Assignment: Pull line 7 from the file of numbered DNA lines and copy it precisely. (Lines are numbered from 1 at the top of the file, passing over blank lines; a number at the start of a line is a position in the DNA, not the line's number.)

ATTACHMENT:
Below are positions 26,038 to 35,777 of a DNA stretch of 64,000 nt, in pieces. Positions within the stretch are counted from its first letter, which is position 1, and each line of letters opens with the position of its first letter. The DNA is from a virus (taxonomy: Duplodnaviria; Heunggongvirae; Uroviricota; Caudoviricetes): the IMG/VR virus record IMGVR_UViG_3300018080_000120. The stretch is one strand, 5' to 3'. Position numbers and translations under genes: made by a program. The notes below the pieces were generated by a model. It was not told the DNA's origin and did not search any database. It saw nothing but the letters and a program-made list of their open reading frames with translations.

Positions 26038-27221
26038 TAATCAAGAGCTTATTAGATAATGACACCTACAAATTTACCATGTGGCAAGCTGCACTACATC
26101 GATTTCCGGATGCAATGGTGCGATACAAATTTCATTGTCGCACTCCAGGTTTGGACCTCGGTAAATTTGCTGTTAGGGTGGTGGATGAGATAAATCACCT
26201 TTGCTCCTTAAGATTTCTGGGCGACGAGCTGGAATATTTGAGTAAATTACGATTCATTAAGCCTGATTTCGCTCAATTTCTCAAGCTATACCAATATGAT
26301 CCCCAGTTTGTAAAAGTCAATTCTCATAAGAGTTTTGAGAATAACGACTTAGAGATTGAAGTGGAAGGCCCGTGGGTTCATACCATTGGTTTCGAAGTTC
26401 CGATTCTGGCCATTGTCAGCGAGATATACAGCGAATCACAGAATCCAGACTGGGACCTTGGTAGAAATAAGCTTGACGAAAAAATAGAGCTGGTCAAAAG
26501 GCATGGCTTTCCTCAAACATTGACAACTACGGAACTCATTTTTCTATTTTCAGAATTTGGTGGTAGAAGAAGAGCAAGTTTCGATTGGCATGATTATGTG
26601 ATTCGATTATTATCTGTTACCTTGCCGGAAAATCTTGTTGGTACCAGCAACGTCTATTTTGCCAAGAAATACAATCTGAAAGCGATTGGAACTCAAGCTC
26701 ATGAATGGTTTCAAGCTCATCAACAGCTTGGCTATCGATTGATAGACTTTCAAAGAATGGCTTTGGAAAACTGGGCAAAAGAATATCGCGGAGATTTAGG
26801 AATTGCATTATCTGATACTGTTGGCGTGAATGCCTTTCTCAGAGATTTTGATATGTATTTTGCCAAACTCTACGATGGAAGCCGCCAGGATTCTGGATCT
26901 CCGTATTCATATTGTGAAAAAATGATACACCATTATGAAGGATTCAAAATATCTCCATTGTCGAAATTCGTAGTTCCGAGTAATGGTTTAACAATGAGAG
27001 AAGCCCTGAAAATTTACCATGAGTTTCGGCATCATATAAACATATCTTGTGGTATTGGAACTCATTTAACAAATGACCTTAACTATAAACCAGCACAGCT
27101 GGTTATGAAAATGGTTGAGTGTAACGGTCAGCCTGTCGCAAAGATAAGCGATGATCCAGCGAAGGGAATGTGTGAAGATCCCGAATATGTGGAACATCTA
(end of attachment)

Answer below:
26401 CGATTCTGGCCATTGTCAGCGAGATATACAGCGAATCACAGAATCCAGACTGGGACCTTGGTAGAAATAAGCTTGACGAAAAAATAGAGCTGGTCAAAAG